Project Site: How the Media portrayed Three Mile Island (TMI) Health Issues
Source 1: New York Times
Title: Study of TMI Accident Finds Negligible Increase in Cancer
Author: LAWRENCE K. ALTMAN
Date: SEPT. 1, 1990
This article discusses the scientist’s findings on the TMI Power Plant in Pennsylvania 1979’s accident as well as its role on the rise in cancer rates within its 10-mile radius. The researchers found no convincing evidence that the accident had anything to do with the increase in cancer cases whereby around 160,000 individuals within the plant’s 10-mile radius were diagnosed with the condition. The research was conducted by the National Audubon Society and the Columbia University’s School of Public Health. It confirmed the 1985 report from the Pennsylvania State Health Department regarding the role of the power plant accident to rising cases of cancer. The article also looks at several critics who describe the study as “misleading.” It also discusses the limitation of the research as well as the role of the power plant in rising cancer rate including low radiation exposure. This article is essential in explaining how the media portrayed the accident’s role in increasing cases of cancer as well as the study limitations.
Source 5: American Journal of Public Health
Title: Effect of Pregnancy during TMI Crisis on Mothers’ Mental Health and Their Child’s Development
Date: March 1991
This article on the American Journal of Public Health involves a research orchestrated by the Pennsylvania Department of Health to evaluate the long term psychological and physical impacts of the TMI plant incident on the women and children. The data was collected from the mothers regarding the perception of the development and health of the child as well as the mother’s mental health. The research involved control cohorts of 7,433 women participants to the study. The women gave birth during the two years after the TMI incident. This research was conducted five years following the accident, and it concluded that those who were pregnant during the incident were “highly disrupted” concerning their pregnancies compared to women who became a pregnant rater. They also indicated that their children’s health and psychological well being was weaker compared to those who became pregnant afterwards. This article is essential in the evaluation of the health and development process of both the mothers and children who were within the 10-mile radius during the accident. The study can help researchers and medical health professionals in analyzing the children psychological problems as well as the mother’s anxiety and depressions.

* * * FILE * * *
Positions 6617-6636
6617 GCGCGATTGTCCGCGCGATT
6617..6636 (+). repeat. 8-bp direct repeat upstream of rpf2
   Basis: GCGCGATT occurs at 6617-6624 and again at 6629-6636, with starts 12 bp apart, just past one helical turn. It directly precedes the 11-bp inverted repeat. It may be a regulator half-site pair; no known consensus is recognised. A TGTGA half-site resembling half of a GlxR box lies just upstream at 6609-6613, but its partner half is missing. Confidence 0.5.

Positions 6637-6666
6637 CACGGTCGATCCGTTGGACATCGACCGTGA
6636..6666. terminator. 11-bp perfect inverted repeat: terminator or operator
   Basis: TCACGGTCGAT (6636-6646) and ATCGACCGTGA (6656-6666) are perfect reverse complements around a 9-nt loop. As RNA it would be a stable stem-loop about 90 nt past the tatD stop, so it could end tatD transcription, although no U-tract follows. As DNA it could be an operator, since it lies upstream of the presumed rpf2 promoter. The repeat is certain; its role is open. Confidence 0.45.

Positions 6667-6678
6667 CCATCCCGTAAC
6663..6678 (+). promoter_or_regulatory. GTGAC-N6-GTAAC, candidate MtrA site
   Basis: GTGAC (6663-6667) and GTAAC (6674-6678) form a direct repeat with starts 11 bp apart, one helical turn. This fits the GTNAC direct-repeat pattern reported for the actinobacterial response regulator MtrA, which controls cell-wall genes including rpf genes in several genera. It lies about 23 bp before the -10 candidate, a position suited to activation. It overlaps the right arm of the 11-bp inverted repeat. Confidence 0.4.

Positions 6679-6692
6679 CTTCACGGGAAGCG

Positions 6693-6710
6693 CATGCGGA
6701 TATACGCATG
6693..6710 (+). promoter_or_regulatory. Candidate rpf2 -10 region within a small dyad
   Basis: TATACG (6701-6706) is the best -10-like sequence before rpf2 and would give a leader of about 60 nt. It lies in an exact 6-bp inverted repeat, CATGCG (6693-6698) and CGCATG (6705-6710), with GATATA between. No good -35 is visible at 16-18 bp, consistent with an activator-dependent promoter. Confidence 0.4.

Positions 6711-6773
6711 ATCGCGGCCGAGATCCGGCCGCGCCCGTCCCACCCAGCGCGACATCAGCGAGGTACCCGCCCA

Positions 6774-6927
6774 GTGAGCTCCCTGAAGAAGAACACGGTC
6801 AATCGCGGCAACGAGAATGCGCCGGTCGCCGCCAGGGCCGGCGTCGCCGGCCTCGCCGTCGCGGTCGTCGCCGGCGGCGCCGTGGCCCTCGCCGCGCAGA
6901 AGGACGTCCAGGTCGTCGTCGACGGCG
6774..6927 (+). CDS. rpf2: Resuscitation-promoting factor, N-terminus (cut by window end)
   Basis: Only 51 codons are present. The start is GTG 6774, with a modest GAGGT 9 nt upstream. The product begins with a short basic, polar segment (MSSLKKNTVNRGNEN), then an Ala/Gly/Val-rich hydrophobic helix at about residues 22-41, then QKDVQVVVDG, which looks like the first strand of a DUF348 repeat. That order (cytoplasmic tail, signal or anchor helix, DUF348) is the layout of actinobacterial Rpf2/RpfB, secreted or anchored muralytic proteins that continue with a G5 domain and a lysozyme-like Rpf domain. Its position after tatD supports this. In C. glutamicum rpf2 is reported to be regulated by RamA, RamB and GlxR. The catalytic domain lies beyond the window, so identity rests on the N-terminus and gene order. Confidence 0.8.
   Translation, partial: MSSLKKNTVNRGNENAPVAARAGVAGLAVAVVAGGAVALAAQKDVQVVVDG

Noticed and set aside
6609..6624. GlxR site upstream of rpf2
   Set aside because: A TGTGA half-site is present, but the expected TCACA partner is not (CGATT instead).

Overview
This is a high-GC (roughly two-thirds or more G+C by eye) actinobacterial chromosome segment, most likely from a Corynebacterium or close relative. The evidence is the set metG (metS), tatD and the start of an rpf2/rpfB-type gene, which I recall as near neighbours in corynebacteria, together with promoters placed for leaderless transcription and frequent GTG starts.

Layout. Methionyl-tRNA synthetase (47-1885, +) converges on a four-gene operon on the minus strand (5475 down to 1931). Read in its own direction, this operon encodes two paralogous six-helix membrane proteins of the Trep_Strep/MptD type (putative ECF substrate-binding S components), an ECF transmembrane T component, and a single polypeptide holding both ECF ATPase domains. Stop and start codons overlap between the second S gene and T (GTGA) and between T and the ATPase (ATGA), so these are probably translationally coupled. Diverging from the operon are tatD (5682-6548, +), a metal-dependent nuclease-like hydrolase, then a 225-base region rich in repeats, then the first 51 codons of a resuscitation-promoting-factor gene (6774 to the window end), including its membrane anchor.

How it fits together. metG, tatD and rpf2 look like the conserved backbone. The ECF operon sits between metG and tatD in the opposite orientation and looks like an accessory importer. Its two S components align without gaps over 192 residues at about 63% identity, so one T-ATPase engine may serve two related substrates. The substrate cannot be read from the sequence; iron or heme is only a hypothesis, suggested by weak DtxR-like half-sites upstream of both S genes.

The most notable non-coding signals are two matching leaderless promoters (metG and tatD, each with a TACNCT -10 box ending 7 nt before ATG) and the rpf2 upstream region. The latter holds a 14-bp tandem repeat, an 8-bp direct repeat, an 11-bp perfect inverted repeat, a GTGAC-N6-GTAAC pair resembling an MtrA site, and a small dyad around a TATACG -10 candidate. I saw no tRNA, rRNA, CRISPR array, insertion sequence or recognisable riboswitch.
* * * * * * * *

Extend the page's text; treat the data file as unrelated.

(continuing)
Source 6: TEMPLE UNIVERSITY GRADUATE BOARD
Title: Dispositional and Situational Variables Related to Evacuation at Three Mile Island
Author: Ian Miller, PhD
Date: May 1981
This dissertation study was conducted by Iran Miller to explore factors that would influence the Pennsylvanian community in remaining or evacuating the Three-Mile area during the march, 1979 nuclear power accident. The study involved the individual’s behavioral dispositions to avoid or attend the threatening stimuli. The respondent’s income, age, education levels, occupation were also gathered and analyzed with regard to the study. The study did not find any support for the hypothesized relationships between the dispositions and evacuation relative to the threat. The study also discussed the situational characteristics related to evacuation with regard to the individual’s awareness of the dangers before staying or evacuating. This article is essential because it will help in analyzing the strategy for the maximum evacuation from the potential disaster sites in the future. It will also help in evaluating the necessary needed support for the communities living within areas that are prone to disasters.